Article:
Solar Cells

A solar cell is a device that transforms the solar power that is incident on its surface into electric power available for use in an external electric circuit that contains a load. The primary principle that makes a solar cell working is the internal photoelectric effect that is similar to the external photoelectric effect for which Einstein has got his Nobel Price. Both these effects take place when a light photon strikes an electron from a solid material atom (be it a metal or semiconductor). If the energy of the incoming photon is big enough the electron will be expelled from the atom leaving behind an empty place (named a hole if the material is a semiconductor). If the electron is expelled from the surface of the material (when light strikes an atom from the surface) the effect is called external, if the photon travels a certain distance into the material and the electron is expelled from the bulk of the material the effect is called internal photoelectric effect.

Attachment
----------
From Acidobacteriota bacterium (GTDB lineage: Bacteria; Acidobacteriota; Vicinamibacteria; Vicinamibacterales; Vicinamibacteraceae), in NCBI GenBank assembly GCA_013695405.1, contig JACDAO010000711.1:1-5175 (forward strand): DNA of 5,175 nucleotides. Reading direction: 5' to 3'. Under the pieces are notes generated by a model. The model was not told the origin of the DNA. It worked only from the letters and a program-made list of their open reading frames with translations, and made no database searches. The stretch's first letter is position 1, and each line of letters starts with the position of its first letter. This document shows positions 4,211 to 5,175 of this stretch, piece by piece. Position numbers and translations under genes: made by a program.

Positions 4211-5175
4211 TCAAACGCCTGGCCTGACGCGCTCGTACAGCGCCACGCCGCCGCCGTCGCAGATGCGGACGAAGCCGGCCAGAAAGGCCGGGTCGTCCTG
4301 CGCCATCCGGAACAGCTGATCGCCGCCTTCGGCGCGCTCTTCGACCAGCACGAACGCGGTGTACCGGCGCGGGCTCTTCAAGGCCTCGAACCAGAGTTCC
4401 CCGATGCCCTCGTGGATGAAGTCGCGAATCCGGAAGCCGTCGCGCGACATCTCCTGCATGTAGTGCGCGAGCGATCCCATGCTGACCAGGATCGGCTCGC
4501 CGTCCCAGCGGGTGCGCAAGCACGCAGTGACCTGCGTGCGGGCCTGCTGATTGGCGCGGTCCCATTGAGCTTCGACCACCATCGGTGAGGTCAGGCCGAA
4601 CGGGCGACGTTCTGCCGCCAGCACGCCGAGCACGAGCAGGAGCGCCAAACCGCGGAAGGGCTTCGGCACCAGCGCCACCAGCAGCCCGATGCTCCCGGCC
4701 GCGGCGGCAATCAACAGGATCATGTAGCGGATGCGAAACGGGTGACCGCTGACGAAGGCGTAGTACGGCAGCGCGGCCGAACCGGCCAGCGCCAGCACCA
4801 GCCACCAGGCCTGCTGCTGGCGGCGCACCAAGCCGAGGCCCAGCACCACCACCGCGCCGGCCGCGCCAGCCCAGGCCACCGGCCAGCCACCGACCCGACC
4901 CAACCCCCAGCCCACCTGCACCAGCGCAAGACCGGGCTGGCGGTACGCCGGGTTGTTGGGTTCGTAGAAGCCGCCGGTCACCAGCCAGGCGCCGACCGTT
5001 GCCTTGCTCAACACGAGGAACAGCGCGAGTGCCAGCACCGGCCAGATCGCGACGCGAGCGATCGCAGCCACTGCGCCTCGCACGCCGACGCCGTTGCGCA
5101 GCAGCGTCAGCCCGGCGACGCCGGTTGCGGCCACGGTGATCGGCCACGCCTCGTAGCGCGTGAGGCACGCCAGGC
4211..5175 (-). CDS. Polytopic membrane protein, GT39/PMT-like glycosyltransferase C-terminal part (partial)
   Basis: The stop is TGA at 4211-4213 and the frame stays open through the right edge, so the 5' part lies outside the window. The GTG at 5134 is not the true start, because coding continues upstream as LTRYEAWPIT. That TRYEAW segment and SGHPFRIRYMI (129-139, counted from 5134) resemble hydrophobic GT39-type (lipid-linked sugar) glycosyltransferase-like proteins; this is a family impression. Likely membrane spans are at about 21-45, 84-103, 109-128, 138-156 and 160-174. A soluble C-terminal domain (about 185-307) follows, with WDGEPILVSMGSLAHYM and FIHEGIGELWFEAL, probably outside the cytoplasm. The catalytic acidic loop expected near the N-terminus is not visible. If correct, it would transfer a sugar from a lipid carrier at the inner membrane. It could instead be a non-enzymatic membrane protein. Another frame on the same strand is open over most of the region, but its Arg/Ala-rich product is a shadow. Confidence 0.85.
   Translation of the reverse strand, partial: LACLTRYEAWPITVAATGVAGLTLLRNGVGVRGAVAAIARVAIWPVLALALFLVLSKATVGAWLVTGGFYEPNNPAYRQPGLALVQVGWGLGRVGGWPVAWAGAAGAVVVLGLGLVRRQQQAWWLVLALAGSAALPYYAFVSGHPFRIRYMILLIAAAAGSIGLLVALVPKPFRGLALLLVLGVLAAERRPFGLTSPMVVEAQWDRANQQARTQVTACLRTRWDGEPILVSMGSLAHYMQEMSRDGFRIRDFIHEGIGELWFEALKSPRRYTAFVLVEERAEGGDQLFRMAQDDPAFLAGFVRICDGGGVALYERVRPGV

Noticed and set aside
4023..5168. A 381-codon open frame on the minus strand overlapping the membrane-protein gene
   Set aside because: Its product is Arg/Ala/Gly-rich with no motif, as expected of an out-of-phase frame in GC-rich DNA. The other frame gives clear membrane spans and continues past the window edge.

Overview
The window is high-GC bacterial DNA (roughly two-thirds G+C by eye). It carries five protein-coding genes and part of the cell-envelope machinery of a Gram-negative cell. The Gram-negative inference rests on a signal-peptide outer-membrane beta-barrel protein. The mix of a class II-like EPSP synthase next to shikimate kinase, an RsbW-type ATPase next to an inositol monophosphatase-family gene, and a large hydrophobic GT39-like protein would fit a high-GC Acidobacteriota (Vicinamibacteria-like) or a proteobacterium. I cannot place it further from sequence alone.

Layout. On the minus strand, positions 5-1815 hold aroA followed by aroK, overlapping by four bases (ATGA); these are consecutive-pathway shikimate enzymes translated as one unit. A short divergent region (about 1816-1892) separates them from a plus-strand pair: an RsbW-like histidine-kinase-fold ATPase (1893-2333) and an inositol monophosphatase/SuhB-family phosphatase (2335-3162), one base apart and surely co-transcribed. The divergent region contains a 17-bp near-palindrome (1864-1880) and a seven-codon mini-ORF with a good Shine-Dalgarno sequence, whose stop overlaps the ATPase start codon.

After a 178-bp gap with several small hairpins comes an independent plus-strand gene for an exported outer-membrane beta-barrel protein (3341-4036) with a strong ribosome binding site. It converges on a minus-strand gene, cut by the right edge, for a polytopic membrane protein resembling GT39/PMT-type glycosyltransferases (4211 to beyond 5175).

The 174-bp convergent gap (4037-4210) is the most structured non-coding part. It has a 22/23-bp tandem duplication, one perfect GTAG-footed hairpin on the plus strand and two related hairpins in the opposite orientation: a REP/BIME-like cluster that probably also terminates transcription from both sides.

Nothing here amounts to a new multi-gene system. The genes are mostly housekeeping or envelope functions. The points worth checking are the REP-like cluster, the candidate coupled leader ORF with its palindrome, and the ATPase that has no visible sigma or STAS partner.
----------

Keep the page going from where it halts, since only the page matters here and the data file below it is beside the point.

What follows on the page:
Therefore as a result of light exposure, a pair electron-hole is created into the bulk of the semiconductor from which the solar cell is made up. Normally, if there is no other additional factor to act upon the electron-hole pair, after a short time the electron will get back into its place (it is said that the electron and hole will recombine). But a solar cell is made up of a p-n junction of two differently doped semiconductors. In the junction region, an internal electric field builds up because of the junction asymmetry (different doping). If the electron-hole pair is generated by the photon in this region (of the p-n junction) the existent internal electric field will split apart the electron from the hole driving them in opposite directions. (It is said that an electric drift current will happen). When they will exit the p-n junction region at its opposite ends (which is just a region having a small extent in the semiconducting device), the electron and the hole will continue to travel by pure diffusion until they arrive at the physical endings of the semiconductor, where they will be extracted by two metallic contacts. Therefore this length of the neutral parts of the semiconductor (outside the p-n junction) needs to be smaller than the diffusion length of the charge carriers (a value characteristic to each semiconductor). Also each material has a light absorption length (the length where the intensity of the light decreases by a factor of “e”), and therefore the semiconductor needs to be at the same time thicker than this light absorption length.